Search results for: Pedagogy
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The Holocaust was a cataclysmic and seminal event in modern Jewish history. It cannot but be a part of our current identities — not the sum total of Jewish (or Israeli for that matter) identity but a part. Jewish identity is a multidimensional mosaic. The Holocaust is an aspect of this mosaic, and we must strive to provide it with depth. How do we ensure that the memory of the Holocaust motivates positively for our identity and heritage?
Updated: May. 14, 2014
This issue of HaYidion is devoted to teaching Jewish history. Our history is integral to who we are, yet ours is not a happy story. Thus, as many of the authors in this issue point out, it is unappealing to those whose focal point of Jewish identity, as revealed by the Pew Report, is a sense of humor. Within the pages of this issue of HaYidion are many suggestions for addressing this problem. Technology, creativity and an acknowledgement and awareness of the changing nature of the study of history provide the means by which we can make the teaching of Jewish history vibrant and meaningful.
Updated: May. 07, 2014
It seems strange to be writing a post about the end of the snow day while digging out from 2 more inches of snow after missing school this past Thursday and Friday to an epic snow storm on the eastern seaboard of the United States, with 2 snow days the week before, and 2-4 more inches of snow expected in my neck of the woods for this Monday night into Tuesday. Ughhhhh! No, climate change will not mean the end of snow in my part of the world. If anything, climatologists are predicting storms to become more extreme in the future. The snow day is alive and well. However, through the widespread adoption of interactive technology, the snow day no longer has to be a missed school day.
Updated: Mar. 05, 2014
While virtually all Jewish educators agree on the importance of teaching the Holocaust, opinions vary about when and how it is best to teach Jewish students about this horrific event in Jewish and human history. This project explores these choices and offers recommendations for teaching about the Holocaust in a way that is responsive to the particular needs of students and teachers at Jewish day schools.
Updated: Dec. 23, 2013
This study examines Jewish values, explores how and in what settings these values are taught, surveys the current curricula used in a select group of religious schools, and determines whether the curricula reflect current theological ideas regarding Jewish values. Four Reform religious schools in the Los Angeles area were selected for this study, and current personnel were interviewed. The information gathered in this review and study is intended to provide the basis for a developmentally and socially appropriate curriculum guide for teaching Jewish values in a religious school setting.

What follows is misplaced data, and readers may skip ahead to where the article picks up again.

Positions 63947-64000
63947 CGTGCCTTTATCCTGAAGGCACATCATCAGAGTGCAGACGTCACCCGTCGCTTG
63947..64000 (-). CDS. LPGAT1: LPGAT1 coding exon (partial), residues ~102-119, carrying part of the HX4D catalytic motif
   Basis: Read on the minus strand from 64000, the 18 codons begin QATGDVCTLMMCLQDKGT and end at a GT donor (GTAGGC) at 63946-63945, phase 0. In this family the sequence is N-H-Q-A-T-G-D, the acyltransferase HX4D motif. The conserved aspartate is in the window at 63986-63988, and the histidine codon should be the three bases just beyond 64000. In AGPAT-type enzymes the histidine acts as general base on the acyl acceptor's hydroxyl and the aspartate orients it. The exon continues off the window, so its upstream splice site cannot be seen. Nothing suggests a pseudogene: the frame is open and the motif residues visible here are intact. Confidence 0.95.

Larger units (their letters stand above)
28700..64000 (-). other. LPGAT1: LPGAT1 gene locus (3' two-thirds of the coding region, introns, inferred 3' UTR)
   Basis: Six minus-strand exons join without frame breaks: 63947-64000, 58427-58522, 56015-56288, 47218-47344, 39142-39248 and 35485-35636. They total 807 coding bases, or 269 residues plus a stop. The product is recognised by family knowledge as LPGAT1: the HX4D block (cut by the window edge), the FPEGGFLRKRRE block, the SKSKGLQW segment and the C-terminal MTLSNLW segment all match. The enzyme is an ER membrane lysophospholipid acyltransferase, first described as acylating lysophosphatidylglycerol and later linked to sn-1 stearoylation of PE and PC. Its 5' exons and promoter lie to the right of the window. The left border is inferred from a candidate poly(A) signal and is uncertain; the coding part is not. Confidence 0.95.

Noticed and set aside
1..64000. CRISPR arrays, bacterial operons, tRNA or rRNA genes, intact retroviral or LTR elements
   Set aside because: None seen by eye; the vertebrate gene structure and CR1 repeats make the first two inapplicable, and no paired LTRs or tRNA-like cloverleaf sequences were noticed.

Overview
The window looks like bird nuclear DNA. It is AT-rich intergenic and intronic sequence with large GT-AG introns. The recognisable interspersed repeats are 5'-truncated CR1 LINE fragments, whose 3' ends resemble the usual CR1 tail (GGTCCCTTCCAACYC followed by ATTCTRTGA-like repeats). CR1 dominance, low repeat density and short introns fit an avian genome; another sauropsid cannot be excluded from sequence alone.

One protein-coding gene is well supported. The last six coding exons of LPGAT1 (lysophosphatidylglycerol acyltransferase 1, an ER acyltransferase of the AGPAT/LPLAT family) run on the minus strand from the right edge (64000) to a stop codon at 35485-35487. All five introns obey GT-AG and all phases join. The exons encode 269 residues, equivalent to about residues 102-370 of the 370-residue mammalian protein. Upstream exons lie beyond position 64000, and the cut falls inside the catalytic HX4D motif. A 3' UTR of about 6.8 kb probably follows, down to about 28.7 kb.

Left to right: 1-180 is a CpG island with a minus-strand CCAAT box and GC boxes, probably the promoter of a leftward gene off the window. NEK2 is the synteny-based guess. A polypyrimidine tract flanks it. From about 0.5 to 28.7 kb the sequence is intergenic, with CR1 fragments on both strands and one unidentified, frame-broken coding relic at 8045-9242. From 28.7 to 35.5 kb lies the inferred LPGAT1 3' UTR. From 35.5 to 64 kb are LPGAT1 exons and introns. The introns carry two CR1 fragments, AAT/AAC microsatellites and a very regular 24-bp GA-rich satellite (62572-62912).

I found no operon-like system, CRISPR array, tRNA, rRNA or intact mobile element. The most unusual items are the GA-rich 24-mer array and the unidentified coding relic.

Updated: Dec. 11, 2013
On July 8-10, 2013, RealSchool, an inquiry-based, student-driven learning model begun by educator Tikvah Wiener and a cohort of students at The Frisch School, ran its first Summer Sandbox. The Sandbox, which took place at Ma'ayanot High School in Teaneck, New Jersey, was an opportunity for all those passionate about Jewish education to collaborate on projects they could then implement in their educational settings.
Updated: Aug. 18, 2013
Charles Cohen of PEJE's Affordability Knowledge Center reviews the vigorous digital debate touched off in response to the release of the Center's blended-learning white paper. Much of this discussion took place on both the PEJE Blog and JEDLAB, the new destination for Jewish educational debate and sharing knowledge.
Updated: Jun. 04, 2013
The International School for Holocaust Studies of Yad Vashem has announced the opening of a new online course for Israeli teachers: 'Holocaust Education for Elementary School Ages'. This new course focuses on the pedagogical philosophy for teaching the Holocaust, developed at the International School for Holocaust Studies. The course will run from May 27 to September 16, 2013.
Updated: May. 07, 2013
This month's EdJewTopia brings you articles by three educators on Hebrew language education in today's complementary settings. Nachama Moskowitz presents Hebrew Through Movement, one piece of her system that turns the way we have traditionally taught Hebrew language on its head; Elliot Vasirub Glassenberg issues a clarion call for non-Israeli Jewish educators to step up their own Hebrew skills if we'd like to see the same from our students; and Michelle Konigsburg shares what can happen if your students are already learning Hebrew outside of complementary school!
Updated: Mar. 10, 2013
Orit Kent and Allison Cook of the Beit Midrash Research Project at the Mandel Center propose that a special type of instructional activity—the interpretive experience—become the centerpiece of meaningful student work on Tanakh. In years of observation of Tanakh classes in elementary through high schools they have seen that Tanakh learning tends to fall into two major types of student activity: language and/or translation exercises, and personalization. They suggest that the use of interpretive experience can greatly improve students' learning of Tanakh.
Updated: Mar. 05, 2013